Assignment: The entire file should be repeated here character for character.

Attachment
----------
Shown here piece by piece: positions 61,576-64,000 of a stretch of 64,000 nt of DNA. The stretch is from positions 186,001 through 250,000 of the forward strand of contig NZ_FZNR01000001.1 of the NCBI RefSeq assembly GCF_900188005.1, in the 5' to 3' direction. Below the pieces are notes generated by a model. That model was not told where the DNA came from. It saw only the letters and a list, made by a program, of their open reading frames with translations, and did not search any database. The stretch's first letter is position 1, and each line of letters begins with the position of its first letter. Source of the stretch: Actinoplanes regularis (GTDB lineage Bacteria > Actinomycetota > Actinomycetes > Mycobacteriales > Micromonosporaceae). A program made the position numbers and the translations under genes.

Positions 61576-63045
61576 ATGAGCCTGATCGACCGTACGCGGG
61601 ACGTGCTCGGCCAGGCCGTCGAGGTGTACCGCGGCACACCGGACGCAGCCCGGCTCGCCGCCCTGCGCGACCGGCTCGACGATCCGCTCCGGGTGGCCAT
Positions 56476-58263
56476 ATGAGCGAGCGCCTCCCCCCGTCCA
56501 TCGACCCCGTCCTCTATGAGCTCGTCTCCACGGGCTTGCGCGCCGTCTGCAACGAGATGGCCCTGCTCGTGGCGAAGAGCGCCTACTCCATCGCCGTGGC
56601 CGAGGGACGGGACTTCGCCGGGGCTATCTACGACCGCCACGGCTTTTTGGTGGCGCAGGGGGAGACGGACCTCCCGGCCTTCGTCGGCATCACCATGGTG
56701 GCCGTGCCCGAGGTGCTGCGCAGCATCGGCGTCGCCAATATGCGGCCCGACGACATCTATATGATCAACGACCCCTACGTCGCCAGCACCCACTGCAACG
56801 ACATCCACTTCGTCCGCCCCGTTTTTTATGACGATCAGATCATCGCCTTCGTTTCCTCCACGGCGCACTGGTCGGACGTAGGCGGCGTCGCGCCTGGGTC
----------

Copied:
Shown here piece by piece: positions 61,576-64,000 of a stretch of 64,000 nt of DNA. The stretch is from positions 186,001 through 250,000 of the forward strand of contig NZ_FZNR01000001.1 of the NCBI RefSeq assembly GCF_900188005.1, in the 5' to 3' direction. Below the pieces are notes generated by a model. That model was not told where the DNA came from. It saw only the letters and a list, made by a program, of their open reading frames with translations, and did not search any database. The stretch's first letter is position 1, and each line of letters begins with the position of its first letter. Source of the stretch: Actinoplanes regularis (GTDB lineage Bacteria > Actinomycetota > Actinomycetes > Mycobacteriales > Micromonosporaceae). A program made the position numbers and the translations under genes.

Positions 61576-63045
61576 ATGAGCCTGATCGACCGTACGCGGG
61601 ACGTGCTCGGCCAGGCCGTCGAGGTGTACCGCGGCACACCGGACGCAGCCCGGCTCGCCGCCCTGCGCGACCGGCTCGACGATCCGCTCCGGGTGGCCAT
Positions 56476-58263
56476 ATGAGCGAGCGCCTCCCCCCGTCCA
56501 TCGACCCCGTCCTCTATGAGCTCGTCTCCACGGGCTTGCGCGCCGTCTGCAACGAGATGGCCCTGCTCGTGGCGAAGAGCGCCTACTCCATCGCCGTGGC
56601 CGAGGGACGGGACTTCGCCGGGGCTATCTACGACCGCCACGGCTTTTTGGTGGCGCAGGGGGAGACGGACCTCCCGGCCTTCGTCGGCATCACCATGGTG
56701 GCCGTGCCCGAGGTGCTGCGCAGCATCGGCGTCGCCAATATGCGGCCCGACGACATCTATATGATCAACGACCCCTACGTCGCCAGCACCCACTGCAACG
56801 ACATCCACTTCGTCCGCCCCGTTTTTTATGACGATCAGATCATCGCCTTCGTTTCCTCCACGGCGCACTGGTCGGACGTAGGCGGCGTCGCGCCTGGGTC